From a common passion for wine, our project was born: we are a team of entrepreneurs and professionals from diverse backgrounds who believe in the culture of good Italian wine and in the wine business.
Hamlet s.r.l www.vitignoitalia.it
May 22nd through 24th brought the 7th edition of Vitignoitalia to Napoli. Three days devoted entirely to Italian wines and varietals, it united some 300 Italian wine producers with 35 buyers and some 12,000 wine enthusiasts from around the world.
A totally modern event, it was hosted in the medieval halls of Naples Castel dell’Ovo, the famed “egg” castle that juts out into the sea along the tiny island of Megaride. Known for the famous legend of Partenope, it was Megaride where the Greek colonizers who built Naples first settlement Partenope originally landed.
Like wine production itself, the venue was the perfect blend of ancient traditions and modern technology and the event brought some of the most celebrated names in Italian wine to Naples.
From Veneto to Sicily, Italy’s famous wine regions and producers were well represented. In fact, the Premio Vino Perfetto 2011 awards went to a Tuscan red, the Sangiovese Poggio alle Mura Brunello di Montalcino DOCG 2005 by Castello Banfi and a Sicilian white, the Moscato Gibelè – Zibibbo Secco IGT ’10 by Duca di Castelmonte.
But Campanian wines were clearly the order of the day. Wines that come from some of the most ancient varietals in Italy. Varietals introduced to Campania by the Greeks, cultivated by the Romans and after centuries of relative anonymity are experiencing a rebirth.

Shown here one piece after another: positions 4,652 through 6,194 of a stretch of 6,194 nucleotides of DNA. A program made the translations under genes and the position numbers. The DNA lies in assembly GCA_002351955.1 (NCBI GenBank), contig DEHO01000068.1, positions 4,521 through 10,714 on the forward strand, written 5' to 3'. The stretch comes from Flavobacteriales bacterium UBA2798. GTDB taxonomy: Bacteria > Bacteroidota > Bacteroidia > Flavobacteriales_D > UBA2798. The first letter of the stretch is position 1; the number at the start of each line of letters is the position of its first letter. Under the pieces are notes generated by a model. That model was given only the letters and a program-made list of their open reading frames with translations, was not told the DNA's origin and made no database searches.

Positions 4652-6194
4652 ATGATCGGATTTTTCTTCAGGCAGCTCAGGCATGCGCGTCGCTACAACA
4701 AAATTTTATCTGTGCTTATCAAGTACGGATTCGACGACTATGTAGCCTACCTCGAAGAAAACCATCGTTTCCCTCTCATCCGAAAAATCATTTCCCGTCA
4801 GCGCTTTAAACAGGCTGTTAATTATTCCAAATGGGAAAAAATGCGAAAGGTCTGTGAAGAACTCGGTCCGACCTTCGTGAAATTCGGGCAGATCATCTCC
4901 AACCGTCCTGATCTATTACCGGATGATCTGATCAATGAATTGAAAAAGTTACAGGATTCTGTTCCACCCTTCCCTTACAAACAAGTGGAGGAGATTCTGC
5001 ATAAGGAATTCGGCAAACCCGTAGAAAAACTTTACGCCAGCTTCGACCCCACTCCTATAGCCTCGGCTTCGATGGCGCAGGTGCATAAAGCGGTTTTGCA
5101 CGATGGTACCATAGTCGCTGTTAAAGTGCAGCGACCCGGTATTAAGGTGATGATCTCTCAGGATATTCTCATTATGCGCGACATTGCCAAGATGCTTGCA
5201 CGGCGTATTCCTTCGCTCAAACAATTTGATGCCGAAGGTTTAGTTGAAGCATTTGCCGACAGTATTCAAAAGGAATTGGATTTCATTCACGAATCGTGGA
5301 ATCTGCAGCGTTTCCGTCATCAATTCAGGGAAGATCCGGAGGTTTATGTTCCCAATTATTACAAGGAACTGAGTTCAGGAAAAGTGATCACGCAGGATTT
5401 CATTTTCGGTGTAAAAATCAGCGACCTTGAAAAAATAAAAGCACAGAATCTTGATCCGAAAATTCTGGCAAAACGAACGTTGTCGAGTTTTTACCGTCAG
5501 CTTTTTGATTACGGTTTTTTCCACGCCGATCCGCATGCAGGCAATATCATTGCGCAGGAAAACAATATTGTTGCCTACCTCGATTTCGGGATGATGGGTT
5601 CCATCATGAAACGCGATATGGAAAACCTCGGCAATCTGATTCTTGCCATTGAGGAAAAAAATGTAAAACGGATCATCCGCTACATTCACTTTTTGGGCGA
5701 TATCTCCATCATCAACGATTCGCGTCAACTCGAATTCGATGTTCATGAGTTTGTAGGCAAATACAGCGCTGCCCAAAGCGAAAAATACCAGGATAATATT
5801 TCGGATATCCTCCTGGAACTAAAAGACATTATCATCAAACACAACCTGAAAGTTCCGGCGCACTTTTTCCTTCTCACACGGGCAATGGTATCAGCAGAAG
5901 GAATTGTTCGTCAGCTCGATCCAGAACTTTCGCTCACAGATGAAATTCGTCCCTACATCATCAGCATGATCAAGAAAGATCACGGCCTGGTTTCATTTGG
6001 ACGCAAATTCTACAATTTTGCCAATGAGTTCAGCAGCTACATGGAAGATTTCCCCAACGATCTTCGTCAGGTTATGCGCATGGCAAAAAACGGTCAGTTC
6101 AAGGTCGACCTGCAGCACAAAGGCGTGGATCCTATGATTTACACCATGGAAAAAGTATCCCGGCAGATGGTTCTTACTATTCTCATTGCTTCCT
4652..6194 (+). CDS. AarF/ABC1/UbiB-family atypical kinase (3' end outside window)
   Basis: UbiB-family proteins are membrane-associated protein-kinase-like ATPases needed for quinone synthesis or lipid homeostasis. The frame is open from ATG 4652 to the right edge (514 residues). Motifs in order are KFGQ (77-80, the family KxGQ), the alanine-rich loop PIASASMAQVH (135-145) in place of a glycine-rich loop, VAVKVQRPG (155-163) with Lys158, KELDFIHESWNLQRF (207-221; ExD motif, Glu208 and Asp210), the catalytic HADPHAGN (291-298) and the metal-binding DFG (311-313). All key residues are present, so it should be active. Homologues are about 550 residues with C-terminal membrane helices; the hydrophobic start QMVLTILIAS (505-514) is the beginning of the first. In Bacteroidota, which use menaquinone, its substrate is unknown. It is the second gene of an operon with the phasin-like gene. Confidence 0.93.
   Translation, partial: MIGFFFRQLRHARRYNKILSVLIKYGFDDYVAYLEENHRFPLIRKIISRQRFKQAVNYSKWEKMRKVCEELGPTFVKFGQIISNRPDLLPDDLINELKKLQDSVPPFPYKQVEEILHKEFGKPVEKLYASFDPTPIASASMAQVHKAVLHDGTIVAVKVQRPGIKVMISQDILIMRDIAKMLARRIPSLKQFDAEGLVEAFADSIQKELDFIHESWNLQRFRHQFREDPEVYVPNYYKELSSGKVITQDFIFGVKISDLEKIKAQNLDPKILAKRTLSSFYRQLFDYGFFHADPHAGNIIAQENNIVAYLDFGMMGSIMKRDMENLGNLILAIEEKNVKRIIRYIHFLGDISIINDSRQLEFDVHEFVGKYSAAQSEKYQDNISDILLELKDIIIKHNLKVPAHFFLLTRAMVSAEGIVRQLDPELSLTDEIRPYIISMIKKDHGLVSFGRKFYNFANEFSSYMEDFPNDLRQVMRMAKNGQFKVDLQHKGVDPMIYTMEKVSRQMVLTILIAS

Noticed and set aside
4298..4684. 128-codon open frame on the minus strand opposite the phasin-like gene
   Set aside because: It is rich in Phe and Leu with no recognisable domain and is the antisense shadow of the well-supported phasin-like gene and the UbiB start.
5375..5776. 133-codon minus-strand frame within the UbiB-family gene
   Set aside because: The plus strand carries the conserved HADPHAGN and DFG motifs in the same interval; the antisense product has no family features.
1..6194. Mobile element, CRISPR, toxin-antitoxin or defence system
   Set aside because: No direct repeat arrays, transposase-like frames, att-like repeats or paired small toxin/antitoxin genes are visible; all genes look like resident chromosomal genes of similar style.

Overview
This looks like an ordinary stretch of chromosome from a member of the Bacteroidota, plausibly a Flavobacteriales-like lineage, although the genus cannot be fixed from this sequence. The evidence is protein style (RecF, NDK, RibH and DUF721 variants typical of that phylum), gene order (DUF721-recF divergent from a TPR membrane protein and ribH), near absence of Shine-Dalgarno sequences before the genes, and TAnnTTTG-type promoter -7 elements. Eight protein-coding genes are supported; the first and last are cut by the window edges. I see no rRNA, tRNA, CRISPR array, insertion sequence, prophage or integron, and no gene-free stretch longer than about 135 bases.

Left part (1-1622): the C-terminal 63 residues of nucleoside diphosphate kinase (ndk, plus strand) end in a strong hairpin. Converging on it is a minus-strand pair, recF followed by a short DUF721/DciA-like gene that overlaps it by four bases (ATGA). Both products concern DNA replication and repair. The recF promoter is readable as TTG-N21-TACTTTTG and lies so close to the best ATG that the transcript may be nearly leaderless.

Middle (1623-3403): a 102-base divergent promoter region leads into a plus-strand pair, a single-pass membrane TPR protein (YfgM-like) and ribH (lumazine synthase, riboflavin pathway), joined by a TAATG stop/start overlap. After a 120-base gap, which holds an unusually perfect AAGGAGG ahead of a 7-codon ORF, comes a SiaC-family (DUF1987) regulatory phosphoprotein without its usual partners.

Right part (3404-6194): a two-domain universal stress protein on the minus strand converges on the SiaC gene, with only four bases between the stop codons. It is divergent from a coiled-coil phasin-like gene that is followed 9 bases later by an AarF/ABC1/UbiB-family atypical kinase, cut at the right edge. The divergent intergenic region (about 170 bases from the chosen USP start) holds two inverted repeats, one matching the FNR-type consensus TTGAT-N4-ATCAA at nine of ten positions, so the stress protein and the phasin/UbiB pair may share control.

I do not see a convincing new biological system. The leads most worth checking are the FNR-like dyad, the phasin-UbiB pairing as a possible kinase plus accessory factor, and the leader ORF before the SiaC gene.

Fueled by a renewed interest in indigenous varietals and ancient wine production traditions, Campanian wines are once again coming into their own. Wines I’ve come to love like Falanghina and Greco di Tufo, Fiano di Avellino and Aglianico, and my latest favorite, Taurasi.
From large Campanian wineries like Terredora who produces 1.5 million bottles a year to small wineries like La Molara who produces 50,000 bottles a year, these producers happily shared their passion and knowledge about the wine making business.
Among others we spent some time with Ferrante di Somma of Cantine di Marzo, a winery located in Tufo in the Province of Avellino. The original estate where Greco di Tufo was first produced, this historic winery dates to 1648 and produces Aglianico, Falanghina, Greco di Tufo and my personal favorite, their Fiano di Avellino.
A fabulous showcase for Italian wines and Campanian wines in particular, Vitignoitalia hosted another great event. I can’t wait to see what’s in store next year!